Jillian Tamaki’s work is a triumph of contradiction. It is lush, yet spare. Emotional, yet understated. Detailed, yet intriguingly simple. It is, at all times, astonishingly good. While reading This One Summer, which she created with her cousin, writer Mariko Tamaki, I found myself regularly putting the book down to better absorb the power of her pen. “Look at this!” I said, thrusting the book at nearby friends. “Look at that ocean! Look at those hands! Look at this part, where she does that flowy thing with the hair!” And my friends would look, and nod, and ask where I’d bought my copy so they could get one too.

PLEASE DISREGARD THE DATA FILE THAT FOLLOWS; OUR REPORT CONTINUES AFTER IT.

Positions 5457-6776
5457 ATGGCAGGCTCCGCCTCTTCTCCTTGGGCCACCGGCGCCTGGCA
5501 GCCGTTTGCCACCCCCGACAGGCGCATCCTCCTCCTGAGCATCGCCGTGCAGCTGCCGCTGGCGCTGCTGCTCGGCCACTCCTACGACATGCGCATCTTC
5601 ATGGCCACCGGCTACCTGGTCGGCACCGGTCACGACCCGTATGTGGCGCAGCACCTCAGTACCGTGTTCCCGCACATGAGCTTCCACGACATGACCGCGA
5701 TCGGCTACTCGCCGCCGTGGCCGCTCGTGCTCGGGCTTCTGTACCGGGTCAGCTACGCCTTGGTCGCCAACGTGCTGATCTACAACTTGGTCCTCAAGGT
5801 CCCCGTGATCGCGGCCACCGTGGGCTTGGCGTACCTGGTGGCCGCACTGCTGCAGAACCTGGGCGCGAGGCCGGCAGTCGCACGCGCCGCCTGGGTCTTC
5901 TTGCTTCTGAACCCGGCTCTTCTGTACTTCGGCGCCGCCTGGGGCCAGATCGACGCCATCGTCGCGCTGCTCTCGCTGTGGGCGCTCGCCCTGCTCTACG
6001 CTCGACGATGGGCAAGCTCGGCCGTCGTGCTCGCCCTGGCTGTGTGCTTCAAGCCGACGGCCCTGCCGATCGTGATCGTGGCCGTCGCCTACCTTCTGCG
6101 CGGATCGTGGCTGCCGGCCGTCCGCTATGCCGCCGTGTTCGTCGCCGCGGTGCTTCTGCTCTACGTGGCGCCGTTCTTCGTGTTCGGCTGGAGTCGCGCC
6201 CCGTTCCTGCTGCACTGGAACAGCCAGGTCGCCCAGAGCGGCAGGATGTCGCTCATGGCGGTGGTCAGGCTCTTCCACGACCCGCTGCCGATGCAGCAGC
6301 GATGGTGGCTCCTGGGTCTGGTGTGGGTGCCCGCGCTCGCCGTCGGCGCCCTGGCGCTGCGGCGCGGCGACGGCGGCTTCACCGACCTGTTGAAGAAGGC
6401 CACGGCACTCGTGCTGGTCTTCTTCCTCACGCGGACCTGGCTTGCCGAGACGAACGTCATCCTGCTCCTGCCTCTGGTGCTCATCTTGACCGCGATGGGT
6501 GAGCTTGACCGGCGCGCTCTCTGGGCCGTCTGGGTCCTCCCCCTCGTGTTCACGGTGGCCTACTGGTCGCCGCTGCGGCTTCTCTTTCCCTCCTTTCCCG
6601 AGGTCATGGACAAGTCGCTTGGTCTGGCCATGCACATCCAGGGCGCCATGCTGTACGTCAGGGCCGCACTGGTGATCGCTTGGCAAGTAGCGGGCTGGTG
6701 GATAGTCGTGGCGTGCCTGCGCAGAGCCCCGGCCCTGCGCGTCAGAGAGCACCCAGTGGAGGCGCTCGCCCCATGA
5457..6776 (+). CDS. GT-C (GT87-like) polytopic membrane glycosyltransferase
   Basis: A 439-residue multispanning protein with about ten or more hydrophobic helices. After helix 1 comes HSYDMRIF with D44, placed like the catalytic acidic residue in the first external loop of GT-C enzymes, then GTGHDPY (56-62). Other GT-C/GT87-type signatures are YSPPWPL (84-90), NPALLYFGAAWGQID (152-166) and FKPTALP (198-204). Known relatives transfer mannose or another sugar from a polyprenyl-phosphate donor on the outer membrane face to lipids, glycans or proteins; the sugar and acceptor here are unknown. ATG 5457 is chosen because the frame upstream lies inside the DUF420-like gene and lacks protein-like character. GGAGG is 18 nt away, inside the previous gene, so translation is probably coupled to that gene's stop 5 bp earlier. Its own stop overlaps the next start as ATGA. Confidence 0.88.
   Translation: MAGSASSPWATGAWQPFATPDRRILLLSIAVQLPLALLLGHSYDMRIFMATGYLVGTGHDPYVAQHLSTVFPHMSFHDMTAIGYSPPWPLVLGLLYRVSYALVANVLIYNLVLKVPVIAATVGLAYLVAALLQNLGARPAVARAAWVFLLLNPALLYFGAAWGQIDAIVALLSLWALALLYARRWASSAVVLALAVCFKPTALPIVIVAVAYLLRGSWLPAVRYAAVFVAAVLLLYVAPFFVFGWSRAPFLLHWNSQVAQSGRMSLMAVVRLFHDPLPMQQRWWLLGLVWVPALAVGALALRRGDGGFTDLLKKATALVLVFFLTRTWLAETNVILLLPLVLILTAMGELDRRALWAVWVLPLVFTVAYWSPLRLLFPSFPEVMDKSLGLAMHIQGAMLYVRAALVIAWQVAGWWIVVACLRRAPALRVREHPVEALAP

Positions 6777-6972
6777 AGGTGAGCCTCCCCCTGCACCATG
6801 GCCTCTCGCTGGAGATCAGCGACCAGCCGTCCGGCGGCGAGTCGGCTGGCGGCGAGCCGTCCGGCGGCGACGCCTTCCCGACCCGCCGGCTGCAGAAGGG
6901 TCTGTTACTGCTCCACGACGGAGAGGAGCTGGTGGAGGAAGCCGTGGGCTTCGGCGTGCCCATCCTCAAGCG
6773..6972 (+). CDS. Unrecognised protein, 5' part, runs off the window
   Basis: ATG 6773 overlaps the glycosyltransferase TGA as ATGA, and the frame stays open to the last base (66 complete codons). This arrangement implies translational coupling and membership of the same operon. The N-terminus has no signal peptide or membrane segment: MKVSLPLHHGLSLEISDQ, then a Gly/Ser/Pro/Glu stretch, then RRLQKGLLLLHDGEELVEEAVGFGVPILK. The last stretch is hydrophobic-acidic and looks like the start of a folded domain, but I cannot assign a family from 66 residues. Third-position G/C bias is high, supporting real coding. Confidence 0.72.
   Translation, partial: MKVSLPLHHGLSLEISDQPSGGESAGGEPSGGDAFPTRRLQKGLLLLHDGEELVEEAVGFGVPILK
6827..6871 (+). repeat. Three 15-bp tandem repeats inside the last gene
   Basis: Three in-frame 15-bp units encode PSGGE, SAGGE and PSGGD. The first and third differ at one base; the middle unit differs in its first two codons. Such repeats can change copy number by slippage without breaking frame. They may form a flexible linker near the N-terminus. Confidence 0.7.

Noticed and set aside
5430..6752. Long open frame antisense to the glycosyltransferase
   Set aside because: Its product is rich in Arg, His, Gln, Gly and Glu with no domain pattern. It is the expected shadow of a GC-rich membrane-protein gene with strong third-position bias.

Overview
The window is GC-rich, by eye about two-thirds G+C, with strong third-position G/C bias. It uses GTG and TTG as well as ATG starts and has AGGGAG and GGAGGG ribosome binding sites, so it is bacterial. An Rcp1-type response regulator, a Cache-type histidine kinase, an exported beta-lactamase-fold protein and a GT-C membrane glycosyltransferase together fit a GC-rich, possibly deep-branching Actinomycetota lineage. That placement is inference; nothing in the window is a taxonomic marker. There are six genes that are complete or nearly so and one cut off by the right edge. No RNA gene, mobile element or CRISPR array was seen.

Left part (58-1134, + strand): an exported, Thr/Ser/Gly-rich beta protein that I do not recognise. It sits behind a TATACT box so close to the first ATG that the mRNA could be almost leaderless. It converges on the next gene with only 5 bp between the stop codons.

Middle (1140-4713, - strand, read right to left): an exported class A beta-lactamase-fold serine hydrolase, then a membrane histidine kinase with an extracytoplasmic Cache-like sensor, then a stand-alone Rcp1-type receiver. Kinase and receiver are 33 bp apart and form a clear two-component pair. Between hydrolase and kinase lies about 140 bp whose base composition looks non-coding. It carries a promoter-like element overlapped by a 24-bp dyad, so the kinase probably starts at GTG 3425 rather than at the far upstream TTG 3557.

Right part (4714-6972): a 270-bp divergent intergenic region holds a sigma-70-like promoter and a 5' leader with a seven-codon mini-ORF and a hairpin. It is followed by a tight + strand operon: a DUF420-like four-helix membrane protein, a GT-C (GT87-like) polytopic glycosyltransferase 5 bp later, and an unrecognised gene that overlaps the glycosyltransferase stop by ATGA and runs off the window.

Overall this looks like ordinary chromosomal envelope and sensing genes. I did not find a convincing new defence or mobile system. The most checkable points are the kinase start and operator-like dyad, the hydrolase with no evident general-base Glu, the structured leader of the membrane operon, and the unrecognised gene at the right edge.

As I strolled the aisles of the 2014 Small Press Expo, talk of Tamaki’s work was everywhere. Other creators I interviewed name-dropped This One Summer. Fans referenced Super Mutant Magic Academy, her soon-to-be-print-published webcomic, as a favorite. Aspiring artists called her an inspiration. She became, over the course of the weekend, an Ignatz Award winner. In the midst of this well-earned celebration, ComicsAlliance sat down with her to talk success, adolescence, and what’s coming next.